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Below are examples of senior work related to Bennington and Black Studies. Please share your suggestions for other related work.
Mardryka Adzick '18
Black Ain't Lack, but Education Ain't Black : An Examination of the Educational Experiences of Black Alumni from Bennington College
The purpose of this study was to examine the educational experiences of Bennington College alumni, who self-identify as Black. Three individuals participated in a semi-structured interview consisting of open-ended questions about their individual Black identity and experiences with race throughout their schooling. This analysis provides further insight into the connection between Black students’ development of racial identity, positive racial socialization and academic resilience as components for continued academic success in an inherently racist system that is not going to change anytime soon.
Fiona McGovern '18 and Ash Haywood '18
The Healing Collective
The Healing Collective sought out to create a sacred and protected space focused on the historical traumas, perspectives and practices of Black women and our specific experiences at Bennington College. We established methods of healing and survival through music rehearsals and dinners, culminating in a large gathering and performance on May 10th; as well as a resource library available physically and digitally through Crossett Library that engages multiple modes of Black women’s praxis." --Ashlyn Haywood. "The Healing Collective is a practice revolving around Black women and our survival tactics at Bennington College. Started by Ash Haywood and Fiona McGovern in the Spring of 2017 during the Black Spring exhibition, the Healing Collective sought out to provide a space on campus to explore various modes of black women healing praxis, including spiritual, ancestral, herbal, reproductive and academic healing work. Through weekly music rehearsals, community dinners and a resource library, we draw on a Black feminist legacy from writers such as Lucile Clifton, Audre Lorde and Cheryl Clarke. This project culminated in a concert during the music senior concert week on May 10th and a digital resource guide through the Crossett Library page.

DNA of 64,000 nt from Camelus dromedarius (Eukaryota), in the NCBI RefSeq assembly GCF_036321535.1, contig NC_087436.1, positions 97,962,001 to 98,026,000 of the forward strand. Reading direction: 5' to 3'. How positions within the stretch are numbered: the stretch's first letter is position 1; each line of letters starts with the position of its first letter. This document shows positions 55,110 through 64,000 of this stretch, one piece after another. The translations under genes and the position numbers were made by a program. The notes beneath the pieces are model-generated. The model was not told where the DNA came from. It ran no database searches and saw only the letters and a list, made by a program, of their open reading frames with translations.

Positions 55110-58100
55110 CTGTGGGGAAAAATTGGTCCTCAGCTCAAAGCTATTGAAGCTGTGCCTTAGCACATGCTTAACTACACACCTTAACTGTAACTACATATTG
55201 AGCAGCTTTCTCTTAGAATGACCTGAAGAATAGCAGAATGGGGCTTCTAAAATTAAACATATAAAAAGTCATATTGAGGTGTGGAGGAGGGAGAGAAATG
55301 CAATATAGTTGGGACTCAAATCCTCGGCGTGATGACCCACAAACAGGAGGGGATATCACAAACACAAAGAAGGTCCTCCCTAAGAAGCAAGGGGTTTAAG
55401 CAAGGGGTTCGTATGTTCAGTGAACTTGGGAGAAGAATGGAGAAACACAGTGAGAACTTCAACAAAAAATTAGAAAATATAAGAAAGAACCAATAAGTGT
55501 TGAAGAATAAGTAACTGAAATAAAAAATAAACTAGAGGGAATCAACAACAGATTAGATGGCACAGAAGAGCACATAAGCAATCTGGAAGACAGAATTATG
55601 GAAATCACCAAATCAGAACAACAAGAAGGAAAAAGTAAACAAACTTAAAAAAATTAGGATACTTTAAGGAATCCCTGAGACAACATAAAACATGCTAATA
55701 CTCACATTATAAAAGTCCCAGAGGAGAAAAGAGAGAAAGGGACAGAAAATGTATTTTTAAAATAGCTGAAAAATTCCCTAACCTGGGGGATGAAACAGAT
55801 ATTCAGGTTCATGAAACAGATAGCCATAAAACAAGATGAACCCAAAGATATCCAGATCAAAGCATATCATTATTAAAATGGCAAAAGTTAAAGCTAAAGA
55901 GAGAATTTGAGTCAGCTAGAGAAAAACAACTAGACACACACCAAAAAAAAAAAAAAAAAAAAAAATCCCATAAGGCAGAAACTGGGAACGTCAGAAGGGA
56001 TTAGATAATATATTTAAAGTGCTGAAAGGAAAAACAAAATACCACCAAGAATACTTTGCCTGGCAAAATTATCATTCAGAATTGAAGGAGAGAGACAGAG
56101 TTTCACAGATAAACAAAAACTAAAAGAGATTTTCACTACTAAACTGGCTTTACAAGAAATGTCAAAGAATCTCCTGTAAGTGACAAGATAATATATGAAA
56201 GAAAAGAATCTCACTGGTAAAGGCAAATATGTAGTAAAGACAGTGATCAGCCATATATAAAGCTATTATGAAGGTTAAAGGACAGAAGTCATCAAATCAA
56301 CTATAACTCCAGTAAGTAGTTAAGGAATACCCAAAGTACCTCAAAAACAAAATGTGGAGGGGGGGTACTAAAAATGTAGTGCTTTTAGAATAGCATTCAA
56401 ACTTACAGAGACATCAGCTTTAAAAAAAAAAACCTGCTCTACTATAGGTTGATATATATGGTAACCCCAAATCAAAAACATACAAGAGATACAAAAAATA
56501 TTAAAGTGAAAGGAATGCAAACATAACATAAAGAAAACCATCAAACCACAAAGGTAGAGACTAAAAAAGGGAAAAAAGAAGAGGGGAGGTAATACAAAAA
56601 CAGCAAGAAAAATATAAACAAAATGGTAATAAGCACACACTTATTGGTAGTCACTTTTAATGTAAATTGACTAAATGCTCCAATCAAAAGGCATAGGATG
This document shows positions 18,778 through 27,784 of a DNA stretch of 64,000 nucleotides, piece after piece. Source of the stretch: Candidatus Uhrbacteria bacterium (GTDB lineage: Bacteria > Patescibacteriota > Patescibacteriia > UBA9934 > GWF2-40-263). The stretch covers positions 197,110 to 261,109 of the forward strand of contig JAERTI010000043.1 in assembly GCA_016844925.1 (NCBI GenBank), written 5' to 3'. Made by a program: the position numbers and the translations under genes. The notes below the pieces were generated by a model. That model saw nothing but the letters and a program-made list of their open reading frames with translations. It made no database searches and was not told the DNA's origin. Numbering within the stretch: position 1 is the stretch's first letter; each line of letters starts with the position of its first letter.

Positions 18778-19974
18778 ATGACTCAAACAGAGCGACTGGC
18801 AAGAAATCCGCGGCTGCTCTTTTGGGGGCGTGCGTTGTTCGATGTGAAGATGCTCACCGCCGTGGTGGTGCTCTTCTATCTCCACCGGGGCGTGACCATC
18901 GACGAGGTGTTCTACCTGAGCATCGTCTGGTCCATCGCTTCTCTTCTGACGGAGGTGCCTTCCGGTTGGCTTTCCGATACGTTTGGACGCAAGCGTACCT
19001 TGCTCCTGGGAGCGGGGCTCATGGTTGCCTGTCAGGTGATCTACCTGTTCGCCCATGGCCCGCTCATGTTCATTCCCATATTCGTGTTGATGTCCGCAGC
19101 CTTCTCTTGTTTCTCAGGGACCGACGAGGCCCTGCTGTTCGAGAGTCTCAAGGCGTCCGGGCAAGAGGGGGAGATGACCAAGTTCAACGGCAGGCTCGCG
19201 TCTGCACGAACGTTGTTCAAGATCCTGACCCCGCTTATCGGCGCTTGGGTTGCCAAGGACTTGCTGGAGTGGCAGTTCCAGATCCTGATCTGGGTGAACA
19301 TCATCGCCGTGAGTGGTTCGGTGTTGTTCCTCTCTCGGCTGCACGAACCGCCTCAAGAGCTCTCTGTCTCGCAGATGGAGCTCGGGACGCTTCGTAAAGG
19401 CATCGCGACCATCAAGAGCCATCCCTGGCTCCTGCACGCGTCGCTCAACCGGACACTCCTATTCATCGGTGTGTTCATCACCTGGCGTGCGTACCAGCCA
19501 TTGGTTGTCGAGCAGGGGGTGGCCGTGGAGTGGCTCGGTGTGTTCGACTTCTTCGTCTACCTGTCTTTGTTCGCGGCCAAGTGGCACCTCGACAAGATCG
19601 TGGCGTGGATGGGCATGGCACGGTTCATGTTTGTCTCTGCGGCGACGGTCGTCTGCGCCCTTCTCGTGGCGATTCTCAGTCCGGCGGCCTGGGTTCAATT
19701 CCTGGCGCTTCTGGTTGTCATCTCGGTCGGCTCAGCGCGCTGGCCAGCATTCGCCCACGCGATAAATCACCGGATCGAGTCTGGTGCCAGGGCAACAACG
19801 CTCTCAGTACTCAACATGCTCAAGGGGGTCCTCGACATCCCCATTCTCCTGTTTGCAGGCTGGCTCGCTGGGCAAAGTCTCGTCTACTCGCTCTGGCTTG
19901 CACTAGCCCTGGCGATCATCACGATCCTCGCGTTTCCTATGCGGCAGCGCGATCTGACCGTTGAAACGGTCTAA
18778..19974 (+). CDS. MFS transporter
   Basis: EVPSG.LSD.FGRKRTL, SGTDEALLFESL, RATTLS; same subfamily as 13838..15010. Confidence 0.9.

Lydia M. Brassard '08
Alumni Perspectives on Race at Bennington College
Initially, I planned to interview only women who identified as African American, and I called this population “women of color.” I later expanded my research focus to include women who identified as Latina, Caribbean or Native American. Thus, for the purposes of my thesis, the phrase “women of color” refers to women who identify themselves as African-American, Latina, Native American, and Caribbean. I did not originally plan to include interviews with white women in my research project. I soon realized, however, including them would provide balance and a comparative basis for my analysis.